The voice of communities and victims, not least during the pandemic
The Colombian Truth Commission has been affected in the exercise of its mandate by the health measures against COVID-19. During the CAPAZ virtual meeting, the Commission’s President, Father Francisco De Roux, reported that the pandemic has made it impossible for the Commission to meet face-to-face with the rural and ethnic communities. Despite the enormous efforts in digital and virtual communication, the results have been reduced by 40%. However, the Commission devotes this time to research and follow-up interviews.
The Commission is very concerned about the assassinations of social leaders, which continue under the conditions imposed by the new virus. Father De Roux drew attention to the safety of human rights defenders and activists. One by one, he mentioned the names of the recent victims of these murders, and the dates on which they occurred. “Today we are commemorating the murder of Mario Calderón and Elsa Alvarado, comrades of CINEP. If we were to hold a minute’s silence for each of the victims killed in the Colombian conflict, we would have to be in absolute silence for 16 years”.
De Roux was emphatic and clear about the need to take “extraordinary measures”, otherwise it will not be possible to solve the “extraordinary” problem of a situation of peace that has not been consolidated. Just as measures were taken to achieve extraordinary changes and mitigate COVID-19 – compulsory social isolation, world production stoppage, cancellation of air traffic, for example. “What is happening in Colombia, in the Colombian pandemic of conflict, is more serious for the country than the virus”.
Father De Roux described the work of Councillor Emilio Archila and that in the PDET as very positive, as it has been well received by the communities. He highlighted the National Government’s approval of the budget for the three components of the Integral System: the JEP, the Truth Commission, and the UBPD.
In response to Councillor Archila, De Roux pointed out that peace was not agreed to benefit only the FARC-EP, but for Colombian society as a whole and in order to make fundamental structural changes. De Roux does not see this as the conviction expressed in the Government’s actions and priorities. He insisted that in Colombia, security has served companies and politicians, and not the people. The situation of social leaders is serious, because to kill one of them is to kill the community. Security is not built on weapons, but on collective trust, and we need that vision. Finally, Father De Roux highlighted the help that Germany could provide to Colombia to achieve a “great reconciliation” that could transform the country.
A view of peace and health emergency from academia
During the virtual CAPAZ meeting, Laura Barrios, a researcher from Universidad del Rosario, presented the situation of ex-combatants and communities in some of the ETCR. Both population groups pursue the same goals in terms of dignified living conditions. The researcher confirmed that there have been delays in the delivery of land and that, during the pandemic, they have been affected by not being able to sell the goods resulting from the productive projects and because of the absence of tourism. The inhabitants of the ETCR and the communities need infrastructure, and the provision of goods and services.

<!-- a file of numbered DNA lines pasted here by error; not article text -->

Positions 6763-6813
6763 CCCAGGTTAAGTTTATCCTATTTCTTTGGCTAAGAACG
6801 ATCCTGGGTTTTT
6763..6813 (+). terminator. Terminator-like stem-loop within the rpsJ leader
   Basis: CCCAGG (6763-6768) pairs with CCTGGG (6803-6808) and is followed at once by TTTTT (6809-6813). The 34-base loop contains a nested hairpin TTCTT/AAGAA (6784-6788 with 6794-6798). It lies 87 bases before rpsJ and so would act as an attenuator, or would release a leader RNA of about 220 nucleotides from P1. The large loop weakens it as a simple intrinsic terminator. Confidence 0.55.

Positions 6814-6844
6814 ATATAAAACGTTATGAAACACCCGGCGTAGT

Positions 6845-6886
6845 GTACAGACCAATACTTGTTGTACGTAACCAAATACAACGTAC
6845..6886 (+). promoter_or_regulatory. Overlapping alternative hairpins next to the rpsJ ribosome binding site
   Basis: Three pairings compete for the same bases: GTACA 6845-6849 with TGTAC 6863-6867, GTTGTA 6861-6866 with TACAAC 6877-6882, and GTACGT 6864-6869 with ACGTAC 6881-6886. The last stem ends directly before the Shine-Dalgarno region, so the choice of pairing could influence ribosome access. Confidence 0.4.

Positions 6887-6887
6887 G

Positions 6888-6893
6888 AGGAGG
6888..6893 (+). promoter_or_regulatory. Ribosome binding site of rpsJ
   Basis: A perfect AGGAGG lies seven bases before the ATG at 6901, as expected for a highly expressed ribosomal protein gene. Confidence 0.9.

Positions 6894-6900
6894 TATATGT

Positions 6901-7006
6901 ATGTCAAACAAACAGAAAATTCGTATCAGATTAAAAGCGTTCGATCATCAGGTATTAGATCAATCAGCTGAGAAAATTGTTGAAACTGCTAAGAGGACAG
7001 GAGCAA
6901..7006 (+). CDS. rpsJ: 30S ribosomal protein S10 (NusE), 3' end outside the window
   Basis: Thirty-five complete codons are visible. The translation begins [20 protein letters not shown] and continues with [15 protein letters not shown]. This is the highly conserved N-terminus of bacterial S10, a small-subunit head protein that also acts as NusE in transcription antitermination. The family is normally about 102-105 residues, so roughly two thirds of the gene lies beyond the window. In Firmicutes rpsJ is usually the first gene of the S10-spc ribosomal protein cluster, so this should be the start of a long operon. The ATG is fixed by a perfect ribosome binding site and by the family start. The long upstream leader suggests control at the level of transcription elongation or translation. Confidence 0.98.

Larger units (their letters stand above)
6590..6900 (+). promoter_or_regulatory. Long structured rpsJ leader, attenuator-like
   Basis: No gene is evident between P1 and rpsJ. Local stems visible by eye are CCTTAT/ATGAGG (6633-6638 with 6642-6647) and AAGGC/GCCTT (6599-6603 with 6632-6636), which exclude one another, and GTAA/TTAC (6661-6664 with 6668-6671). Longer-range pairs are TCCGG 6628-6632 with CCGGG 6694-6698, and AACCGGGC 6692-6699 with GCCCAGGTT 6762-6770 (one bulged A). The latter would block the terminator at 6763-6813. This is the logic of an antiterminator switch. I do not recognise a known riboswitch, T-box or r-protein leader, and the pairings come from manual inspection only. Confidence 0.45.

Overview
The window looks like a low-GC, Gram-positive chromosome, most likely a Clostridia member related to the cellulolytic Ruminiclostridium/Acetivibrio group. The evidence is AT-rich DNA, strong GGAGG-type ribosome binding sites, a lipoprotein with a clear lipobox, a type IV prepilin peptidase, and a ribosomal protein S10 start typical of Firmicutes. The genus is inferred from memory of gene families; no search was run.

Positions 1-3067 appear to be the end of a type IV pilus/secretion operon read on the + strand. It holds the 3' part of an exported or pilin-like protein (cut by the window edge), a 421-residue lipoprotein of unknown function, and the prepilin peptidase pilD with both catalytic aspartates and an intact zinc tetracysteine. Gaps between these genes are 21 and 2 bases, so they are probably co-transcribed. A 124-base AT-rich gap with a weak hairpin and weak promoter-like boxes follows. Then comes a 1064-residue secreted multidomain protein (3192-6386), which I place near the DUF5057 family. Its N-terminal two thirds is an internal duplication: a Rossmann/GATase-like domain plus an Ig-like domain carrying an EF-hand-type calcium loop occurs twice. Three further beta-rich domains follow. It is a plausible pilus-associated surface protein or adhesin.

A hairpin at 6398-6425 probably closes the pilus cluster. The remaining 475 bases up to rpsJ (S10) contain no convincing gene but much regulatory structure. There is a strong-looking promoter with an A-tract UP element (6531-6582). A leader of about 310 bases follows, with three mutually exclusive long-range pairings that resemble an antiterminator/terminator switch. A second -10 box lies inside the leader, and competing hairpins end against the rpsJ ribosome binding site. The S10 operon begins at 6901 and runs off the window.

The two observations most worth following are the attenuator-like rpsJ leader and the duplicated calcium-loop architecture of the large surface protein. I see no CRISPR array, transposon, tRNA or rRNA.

Barrios said that the militarisation of rural areas has not guaranteed security, and that mobility restrictions due to quarantine make leaders more vulnerable to aggression. Measures are needed to deal with the effects of the pandemic and to guarantee life in the communities and ETCRs.
Regarding Germany’s contribution, the researcher highlighted the role of memory processes in political transitions. Germany sets an example by taking responsibility for its history, clarifying the facts and avoiding any misrepresentation of the facts.
Stefan Peters was the other academic voice in the virtual discussion. CAPAZ Academic Director and Professor of Peace Studies at the Justus Liebig University of Giessen highlighted the increase in child recruitment and emphasised the work of the institutions under the current difficulties and in a context of deep inequalities.
Professor Peters stressed the need to spare no effort for peace. In this regard, he reiterated the need for continued international and German support, in particular, for the implementation of the agreements. He also stressed that there must be a change in international policy against drugs, which takes into account the social and economic situation of people involved in the productive process in Colombia. He agreed with Father De Roux that, unlike what happens in other countries, drug trafficking in Colombia is also due to a “tragedy in the countryside”, which leaves no other options for the campesinos.
Although CAPAZ will not develop a vaccine against COVID-19 nor one to counteract violence, its Academic Director stated that the institute works hand in hand with organisations, institutions, and civil society, to promote research and teaching in order to have an impact on policy.
The event ended with a message of hope from Father Francisco De Roux: “my invitation is to accompany the work of the institutions and to create the vision of transformation that Colombia needs to overcome its past”.
(NW text: Juliana González Villamizar, Claudia Maya. English version: Tiziana Laudato)